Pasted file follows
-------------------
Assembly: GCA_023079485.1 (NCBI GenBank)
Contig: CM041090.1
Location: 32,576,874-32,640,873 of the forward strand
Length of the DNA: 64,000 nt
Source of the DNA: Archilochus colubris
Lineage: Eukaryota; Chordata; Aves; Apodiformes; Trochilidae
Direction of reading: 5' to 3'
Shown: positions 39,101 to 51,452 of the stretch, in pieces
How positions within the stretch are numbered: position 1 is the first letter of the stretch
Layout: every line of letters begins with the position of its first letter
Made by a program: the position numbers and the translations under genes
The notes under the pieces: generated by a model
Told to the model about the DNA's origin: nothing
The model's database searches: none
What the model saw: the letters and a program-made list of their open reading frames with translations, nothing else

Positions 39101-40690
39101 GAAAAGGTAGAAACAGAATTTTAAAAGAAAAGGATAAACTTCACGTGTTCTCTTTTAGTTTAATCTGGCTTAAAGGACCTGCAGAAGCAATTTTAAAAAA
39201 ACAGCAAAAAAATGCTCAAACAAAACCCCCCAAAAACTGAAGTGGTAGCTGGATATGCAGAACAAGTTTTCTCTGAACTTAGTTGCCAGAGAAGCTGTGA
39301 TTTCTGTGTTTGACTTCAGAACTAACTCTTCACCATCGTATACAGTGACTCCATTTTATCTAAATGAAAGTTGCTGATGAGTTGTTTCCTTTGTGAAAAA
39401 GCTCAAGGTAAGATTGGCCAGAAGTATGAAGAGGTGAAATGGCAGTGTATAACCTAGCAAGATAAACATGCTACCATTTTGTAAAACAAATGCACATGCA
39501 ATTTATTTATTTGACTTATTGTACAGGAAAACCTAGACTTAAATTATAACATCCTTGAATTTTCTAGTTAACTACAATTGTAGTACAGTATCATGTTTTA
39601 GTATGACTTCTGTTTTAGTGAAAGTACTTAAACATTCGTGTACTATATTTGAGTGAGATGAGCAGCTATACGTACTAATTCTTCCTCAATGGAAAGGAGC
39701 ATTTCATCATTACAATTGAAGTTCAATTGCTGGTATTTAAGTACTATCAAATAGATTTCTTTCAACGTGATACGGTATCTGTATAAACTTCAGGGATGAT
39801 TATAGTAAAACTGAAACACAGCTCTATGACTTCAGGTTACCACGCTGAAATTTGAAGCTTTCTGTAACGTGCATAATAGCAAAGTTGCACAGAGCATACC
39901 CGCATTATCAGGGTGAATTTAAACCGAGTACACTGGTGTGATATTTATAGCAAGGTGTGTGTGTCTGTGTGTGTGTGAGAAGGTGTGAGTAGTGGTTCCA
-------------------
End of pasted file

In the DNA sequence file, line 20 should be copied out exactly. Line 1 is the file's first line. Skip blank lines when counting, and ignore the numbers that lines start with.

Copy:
39401 GCTCAAGGTAAGATTGGCCAGAAGTATGAAGAGGTGAAATGGCAGTGTATAACCTAGCAAGATAAACATGCTACCATTTTGTAAAACAAATGCACATGCA